Over the summer, I have met with hundreds of you, and talked about your concerns.
In those coffee conversations, community gatherings, meetings, and even at the local grocery store, issues about safety and crime echoed loud and clear.
And there are things being done about it.
Recent news celebrated the fact that open drug use is no longer legal within 15 meters of playgrounds, skate parks or splash parks. This was something I and my BC United colleagues had asked for since decriminalization was brought in by the B.C. government in January.
The Kelowna Mayor Tom Dyas has initiated a task force on community crime and is trying to find practical solutions for the crime we see on our streets. This task force is a group of uniquely equipped concerned citizens, like former RCMP officers, retired justice employees and non-profit executive directors.
Last week was a bad one for crime on the streets of B.C., as we heard about three people who were stabbed at the Light Up Chinatown Festival (in Vancouver).
The system has failed us, and something has to change.
The premier announced a retired police chief, Bob Rich, has been hired to conduct a study to see why this happened. While we await yet another report to tell us what we already know, B.C. United, led by Kevin Falcon, released our action plan to restore public safety in B.C.
Falcon calls the plan, United for a Safer B.C. He made the following comment, which rings true because I have heard similar sentiments from the people I met with this summer.
“Under the NDP, the system is not working for anyone except criminals, while law-abiding citizens are no longer able to enjoy public parks and amenities or, in many cases, even walk in the streets without fear. Enough is enough. It is time for decisive change that balances compassion and consequences, and puts community safety ahead of a criminal’s right to re-offend. Together with our ‘Better is Possible’ mental health and addictions plan announced earlier this year, BC United’s public safety plan will deliver that change.”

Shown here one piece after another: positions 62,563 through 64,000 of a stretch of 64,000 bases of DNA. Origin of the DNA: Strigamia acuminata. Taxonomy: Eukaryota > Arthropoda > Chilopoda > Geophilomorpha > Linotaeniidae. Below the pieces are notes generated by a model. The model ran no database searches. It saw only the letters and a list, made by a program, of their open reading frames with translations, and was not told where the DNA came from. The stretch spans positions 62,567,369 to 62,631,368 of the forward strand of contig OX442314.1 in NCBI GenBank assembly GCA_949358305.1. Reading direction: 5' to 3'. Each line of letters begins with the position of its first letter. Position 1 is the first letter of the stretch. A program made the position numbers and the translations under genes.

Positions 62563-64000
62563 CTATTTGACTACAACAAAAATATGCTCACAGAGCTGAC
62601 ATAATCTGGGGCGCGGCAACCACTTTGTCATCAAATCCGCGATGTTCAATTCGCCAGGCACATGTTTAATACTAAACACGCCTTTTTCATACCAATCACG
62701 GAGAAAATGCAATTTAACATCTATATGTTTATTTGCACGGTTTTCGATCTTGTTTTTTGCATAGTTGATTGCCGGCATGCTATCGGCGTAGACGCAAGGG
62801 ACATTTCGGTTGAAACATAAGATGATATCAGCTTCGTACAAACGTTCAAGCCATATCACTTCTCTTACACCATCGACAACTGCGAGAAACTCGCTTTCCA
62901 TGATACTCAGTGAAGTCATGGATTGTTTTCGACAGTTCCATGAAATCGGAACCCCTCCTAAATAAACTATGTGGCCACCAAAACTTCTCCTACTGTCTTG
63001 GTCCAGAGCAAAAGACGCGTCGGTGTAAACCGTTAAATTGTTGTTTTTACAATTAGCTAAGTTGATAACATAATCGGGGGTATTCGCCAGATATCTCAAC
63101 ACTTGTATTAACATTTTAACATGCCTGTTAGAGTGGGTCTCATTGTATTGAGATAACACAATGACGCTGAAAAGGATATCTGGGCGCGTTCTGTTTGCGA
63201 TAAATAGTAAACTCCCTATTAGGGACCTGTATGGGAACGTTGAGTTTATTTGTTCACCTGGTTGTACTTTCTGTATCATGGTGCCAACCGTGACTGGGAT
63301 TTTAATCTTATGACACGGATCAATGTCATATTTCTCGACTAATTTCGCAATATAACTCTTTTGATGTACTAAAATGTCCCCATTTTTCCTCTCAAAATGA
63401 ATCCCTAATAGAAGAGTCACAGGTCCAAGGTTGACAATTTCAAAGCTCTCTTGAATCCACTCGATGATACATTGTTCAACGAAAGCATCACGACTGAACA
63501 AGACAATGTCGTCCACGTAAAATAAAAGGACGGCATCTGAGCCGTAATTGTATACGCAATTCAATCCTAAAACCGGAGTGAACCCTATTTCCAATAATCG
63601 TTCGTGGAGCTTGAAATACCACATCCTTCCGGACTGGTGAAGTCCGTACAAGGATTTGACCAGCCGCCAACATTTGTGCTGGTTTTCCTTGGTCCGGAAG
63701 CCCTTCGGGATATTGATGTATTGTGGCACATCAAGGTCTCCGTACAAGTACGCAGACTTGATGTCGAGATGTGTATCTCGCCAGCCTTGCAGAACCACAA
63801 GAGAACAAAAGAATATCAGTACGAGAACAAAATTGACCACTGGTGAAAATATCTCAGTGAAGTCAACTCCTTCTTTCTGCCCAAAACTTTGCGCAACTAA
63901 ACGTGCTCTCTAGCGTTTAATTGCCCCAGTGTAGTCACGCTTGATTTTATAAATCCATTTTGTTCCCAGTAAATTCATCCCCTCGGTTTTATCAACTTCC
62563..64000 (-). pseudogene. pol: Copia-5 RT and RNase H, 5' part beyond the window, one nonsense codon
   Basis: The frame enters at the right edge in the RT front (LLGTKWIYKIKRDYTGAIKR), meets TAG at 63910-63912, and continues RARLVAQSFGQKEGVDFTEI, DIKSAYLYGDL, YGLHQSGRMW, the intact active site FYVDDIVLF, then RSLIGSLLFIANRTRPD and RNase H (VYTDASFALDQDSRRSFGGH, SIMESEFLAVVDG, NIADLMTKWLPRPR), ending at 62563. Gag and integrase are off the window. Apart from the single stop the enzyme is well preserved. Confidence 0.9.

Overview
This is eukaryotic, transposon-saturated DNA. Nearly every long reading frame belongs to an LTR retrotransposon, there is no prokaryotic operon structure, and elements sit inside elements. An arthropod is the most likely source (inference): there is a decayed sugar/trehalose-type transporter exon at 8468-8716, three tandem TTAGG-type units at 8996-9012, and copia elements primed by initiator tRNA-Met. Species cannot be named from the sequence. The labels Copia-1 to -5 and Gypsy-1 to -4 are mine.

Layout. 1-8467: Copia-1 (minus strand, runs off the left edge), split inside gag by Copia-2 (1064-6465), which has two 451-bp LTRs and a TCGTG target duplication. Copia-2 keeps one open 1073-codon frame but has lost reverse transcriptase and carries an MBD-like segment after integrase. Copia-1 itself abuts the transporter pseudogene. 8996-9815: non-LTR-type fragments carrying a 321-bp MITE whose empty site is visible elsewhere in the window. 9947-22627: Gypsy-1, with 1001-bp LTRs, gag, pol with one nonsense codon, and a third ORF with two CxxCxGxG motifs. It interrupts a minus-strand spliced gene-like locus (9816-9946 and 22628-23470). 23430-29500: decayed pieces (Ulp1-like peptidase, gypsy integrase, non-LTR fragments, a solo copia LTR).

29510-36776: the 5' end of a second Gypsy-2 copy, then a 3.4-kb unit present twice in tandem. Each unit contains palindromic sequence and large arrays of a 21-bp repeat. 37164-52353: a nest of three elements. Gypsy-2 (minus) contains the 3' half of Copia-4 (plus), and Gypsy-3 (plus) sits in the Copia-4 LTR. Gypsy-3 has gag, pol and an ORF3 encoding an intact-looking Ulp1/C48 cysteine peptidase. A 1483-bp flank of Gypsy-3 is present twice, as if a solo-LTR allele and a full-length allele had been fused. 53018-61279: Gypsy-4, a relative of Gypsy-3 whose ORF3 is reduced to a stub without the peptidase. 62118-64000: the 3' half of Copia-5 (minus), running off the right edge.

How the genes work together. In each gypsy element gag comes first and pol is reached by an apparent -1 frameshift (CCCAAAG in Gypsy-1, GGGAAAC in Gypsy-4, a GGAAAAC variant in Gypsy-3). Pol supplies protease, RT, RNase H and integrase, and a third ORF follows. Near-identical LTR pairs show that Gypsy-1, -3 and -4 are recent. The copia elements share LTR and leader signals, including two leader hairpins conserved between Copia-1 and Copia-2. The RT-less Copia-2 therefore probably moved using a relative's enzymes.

So here are a few of the key initiatives found in the BC United Safer B.C. plan:
Aggressively fill the vacancies
The most resonant note in our plan is bolstering our local police force. This ambitious proposal seeks to recruit 500 new officers across the province. Breaking that down, for Kelowna, that translates to more trained eyes ensuring safety in our favourite spots: our parks, lakefront, and local businesses.
But it's not just about numbers. It’s about efficacy, dedication, and community understanding. We propose attractive incentives such as hiring bonuses and housing allowances to ensure we’re not just getting more police, but we’re attracting dedicated, community-minded individuals.
End the government’s decriminalization pilot
Our vision reflects a two-pronged approach to drugs—firmness coupled with empathy. We suggest moving away from the government’s broader decriminalization framework. The objective is to ensure beloved public spaces, from our City Park to the serene stretches of Waterfront Park, remain family-friendly and free from open drug use.
However, and this is crucial, there’s a deep vein of compassion running through this proposal. Instead of a simplistic jail-or-nothing approach, there's a strong emphasis on rehabilitation. The idea is to provide those battling addiction with pathways to healing and recovery. Such an approach not only addresses the immediate issue but ensures that, long term, we’re nurturing a community where individuals can overcome their battles and find their place constructively within our city's tapestry.
Craft a plan of accountability, while fostering community
Our plan resonates with the ethos that every action has consequences. Whether it's an unfortunate bike theft or an act of vandalism, these aren't mere statistics; they impact real lives, our lives. The drive is towards ensuring that no offence, however minor, slips through the cracks. The proposal emphasizes community service and other restorative actions that, in my belief, could further galvanize the bond of our Kelowna community.
In conclusion, the roadmap Falcon laid out is both comprehensive and attuned to local needs. While policies and plans will always have their mix of supporters and detractors, the overarching aim here is undeniable—a safer, united and thriving Kelowna.
The residents of Kelowna deserve to feel safe. And just like the Mayor’s Task Force on Crime Reduction, it’s time to try new initiatives.
My question to you is this:
What do you want the provincial government to do to restore public safety?
I love hearing from you and read every email. Please email me at [email protected] or call my office at 250-712-3620.
Renee Merrifield is the BC United MLA for Kelowna-Mission.
This article is written by or on behalf of an outsourced columnist and does not necessarily reflect the views of Castanet.